In pursuit of happiness
Searching for happiness is, according to Aristotle, ‘the meaning and the purpose of life; the whole aim and end of human existence’. It is the most human of goals – but one that few achieve – simply because most people don’t really know what it is they are looking for. So how exactly are we supposed to live a happy life?
We usually link the heart to happiness – ‘my heart is going to burst’ – yet the real source is not our heart but our brain. If we take a neuroscientiﬁc approach, we can explore what really happens when we feel contentment; these ‘happy’ chemicals are released by the brain and affect us physically:
- Dopamine plays a role in pleasure and reward behaviour.
- Serotonin acts as a mood stabiliser and prevents depression.
- Endorphins possess morphine-like eﬀects and block pain.
- Oxytocin provides feelings of love and trust.
Simple daily activities – practised regularly – stimulate our brains to release more of these happy chemicals. This means we can essentially re-wire our brains to be happy, by practising techniques like these:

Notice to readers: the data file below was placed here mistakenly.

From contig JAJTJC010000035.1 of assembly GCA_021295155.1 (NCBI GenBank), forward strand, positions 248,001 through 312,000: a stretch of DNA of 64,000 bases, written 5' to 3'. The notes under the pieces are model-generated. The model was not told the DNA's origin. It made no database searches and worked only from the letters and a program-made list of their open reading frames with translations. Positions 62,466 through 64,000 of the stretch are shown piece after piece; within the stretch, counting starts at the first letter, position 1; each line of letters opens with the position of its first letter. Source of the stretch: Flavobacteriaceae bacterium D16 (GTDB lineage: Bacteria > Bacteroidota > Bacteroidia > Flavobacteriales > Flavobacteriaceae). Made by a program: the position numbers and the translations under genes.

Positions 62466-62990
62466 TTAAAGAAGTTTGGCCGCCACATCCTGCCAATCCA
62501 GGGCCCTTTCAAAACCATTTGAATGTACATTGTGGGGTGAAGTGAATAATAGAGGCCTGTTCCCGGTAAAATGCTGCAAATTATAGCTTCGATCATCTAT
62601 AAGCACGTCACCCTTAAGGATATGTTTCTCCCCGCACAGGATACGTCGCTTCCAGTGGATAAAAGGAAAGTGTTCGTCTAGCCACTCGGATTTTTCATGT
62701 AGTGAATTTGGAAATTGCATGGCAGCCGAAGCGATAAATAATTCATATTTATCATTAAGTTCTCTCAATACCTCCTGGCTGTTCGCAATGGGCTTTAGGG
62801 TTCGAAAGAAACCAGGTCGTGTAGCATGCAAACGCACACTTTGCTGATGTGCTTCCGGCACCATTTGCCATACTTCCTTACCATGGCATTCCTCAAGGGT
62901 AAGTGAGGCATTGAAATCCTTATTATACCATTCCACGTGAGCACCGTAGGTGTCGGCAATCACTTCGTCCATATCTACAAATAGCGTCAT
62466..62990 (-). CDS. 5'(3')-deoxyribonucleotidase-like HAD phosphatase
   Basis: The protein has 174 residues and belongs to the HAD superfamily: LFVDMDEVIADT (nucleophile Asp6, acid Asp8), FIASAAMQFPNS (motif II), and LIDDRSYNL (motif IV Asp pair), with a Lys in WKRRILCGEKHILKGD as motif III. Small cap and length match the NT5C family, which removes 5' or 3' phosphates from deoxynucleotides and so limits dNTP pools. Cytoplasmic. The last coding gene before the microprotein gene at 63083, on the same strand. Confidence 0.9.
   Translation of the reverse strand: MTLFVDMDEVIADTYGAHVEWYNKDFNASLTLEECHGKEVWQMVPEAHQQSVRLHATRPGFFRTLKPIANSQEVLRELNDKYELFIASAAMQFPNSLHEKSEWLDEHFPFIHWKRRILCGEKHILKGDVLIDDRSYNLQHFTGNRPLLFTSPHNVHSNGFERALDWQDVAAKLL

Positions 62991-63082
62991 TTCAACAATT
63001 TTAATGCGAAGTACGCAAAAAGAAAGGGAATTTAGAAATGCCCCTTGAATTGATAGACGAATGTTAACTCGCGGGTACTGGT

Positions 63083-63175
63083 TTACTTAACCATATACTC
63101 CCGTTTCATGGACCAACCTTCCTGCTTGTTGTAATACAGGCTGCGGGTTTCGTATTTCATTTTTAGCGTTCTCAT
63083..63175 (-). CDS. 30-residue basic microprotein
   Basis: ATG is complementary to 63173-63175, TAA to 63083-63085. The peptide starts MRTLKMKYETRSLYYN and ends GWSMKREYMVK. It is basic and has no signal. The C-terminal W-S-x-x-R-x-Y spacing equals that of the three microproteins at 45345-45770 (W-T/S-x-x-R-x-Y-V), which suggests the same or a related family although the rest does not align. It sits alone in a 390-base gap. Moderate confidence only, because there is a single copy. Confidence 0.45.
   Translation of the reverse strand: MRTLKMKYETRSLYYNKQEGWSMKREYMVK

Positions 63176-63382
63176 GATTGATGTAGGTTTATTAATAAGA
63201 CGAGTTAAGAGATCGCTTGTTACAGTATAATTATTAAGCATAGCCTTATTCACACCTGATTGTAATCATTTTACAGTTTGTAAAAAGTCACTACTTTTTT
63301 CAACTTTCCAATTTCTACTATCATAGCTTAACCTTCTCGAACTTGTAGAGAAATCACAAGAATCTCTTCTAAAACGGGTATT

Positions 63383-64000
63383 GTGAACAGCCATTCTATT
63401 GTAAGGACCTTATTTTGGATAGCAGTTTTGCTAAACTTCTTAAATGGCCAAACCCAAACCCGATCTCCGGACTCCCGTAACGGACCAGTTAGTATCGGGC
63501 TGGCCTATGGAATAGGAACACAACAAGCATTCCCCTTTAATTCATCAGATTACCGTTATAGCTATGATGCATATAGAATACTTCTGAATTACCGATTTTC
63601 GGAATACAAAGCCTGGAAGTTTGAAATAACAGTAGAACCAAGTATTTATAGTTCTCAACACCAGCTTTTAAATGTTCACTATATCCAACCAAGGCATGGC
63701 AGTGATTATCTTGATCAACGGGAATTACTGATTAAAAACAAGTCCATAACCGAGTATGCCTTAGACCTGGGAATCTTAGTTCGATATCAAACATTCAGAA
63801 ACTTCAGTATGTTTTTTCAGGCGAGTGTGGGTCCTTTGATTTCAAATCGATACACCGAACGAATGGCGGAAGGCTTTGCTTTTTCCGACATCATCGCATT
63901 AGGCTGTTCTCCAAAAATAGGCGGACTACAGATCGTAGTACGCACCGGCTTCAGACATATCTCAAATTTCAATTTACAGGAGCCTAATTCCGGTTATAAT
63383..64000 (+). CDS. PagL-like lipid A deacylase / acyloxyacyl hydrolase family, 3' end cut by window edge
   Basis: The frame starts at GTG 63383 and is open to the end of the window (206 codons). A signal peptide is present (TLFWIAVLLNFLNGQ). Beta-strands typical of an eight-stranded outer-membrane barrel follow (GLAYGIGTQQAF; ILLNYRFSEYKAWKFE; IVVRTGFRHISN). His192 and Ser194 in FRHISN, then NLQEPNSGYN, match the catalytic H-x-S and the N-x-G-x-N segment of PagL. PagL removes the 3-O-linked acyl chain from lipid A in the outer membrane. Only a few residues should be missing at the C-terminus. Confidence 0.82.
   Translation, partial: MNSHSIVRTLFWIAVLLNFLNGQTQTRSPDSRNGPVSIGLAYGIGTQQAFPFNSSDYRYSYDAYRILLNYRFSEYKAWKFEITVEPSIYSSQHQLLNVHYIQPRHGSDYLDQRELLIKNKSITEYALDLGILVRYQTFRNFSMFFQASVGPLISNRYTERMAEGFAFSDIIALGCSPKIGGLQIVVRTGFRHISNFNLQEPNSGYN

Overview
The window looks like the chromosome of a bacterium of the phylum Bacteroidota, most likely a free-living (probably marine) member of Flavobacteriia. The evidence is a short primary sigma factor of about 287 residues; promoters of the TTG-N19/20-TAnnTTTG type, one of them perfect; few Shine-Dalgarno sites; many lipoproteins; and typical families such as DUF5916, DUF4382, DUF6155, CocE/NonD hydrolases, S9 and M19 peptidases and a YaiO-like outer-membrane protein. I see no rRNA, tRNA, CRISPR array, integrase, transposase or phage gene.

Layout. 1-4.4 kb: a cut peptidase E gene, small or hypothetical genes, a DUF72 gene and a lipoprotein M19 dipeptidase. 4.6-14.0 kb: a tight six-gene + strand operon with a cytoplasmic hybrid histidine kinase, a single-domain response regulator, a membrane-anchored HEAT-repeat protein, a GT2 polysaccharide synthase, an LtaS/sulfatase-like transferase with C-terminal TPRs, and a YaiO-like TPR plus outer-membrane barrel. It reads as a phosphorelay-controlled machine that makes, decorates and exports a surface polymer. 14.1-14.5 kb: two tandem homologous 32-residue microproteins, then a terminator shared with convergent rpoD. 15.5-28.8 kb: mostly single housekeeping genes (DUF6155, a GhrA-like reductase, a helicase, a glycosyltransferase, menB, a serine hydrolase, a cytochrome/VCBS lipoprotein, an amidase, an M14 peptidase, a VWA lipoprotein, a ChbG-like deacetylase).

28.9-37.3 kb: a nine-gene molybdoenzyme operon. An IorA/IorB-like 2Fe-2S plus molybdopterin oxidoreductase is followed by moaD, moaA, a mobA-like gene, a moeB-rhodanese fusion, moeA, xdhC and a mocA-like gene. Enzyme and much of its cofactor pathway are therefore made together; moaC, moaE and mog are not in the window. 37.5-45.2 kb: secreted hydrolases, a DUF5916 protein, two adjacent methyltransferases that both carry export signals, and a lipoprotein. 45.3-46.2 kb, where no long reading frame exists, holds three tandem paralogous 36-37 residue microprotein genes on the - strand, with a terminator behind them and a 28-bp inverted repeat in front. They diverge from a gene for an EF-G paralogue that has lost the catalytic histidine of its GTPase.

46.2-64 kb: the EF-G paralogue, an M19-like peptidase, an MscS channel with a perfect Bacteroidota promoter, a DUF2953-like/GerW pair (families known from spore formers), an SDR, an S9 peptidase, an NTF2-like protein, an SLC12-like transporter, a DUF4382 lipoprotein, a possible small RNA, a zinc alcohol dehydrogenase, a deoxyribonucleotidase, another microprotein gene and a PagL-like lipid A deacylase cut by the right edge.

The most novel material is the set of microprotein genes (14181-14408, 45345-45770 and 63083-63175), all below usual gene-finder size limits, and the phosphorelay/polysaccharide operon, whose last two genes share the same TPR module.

- Gratitude: being thankful can reduce toxic emotions, such as envy, frustration and regret.
- Positive thinking: this not only aﬀects our current view of the world, but can also lead to increased happy thoughts as the brain releases more of its supply.
- Physical exercise: get moving! Physical activity, especially outdoors, stimulates the brain to release endorphins, improving our mood. Plus, an added Vitamin D boost!
- Mindfulness exercises: practising mindfulness helps us cope with the difficult thoughts that can cause stress and anxiety.
Happiness may be inﬂuenced by external circumstances and genetics but is mainly dependent on us, our actions and our thoughts. The more we understand the brain, the more able we are to take charge of our own happiness.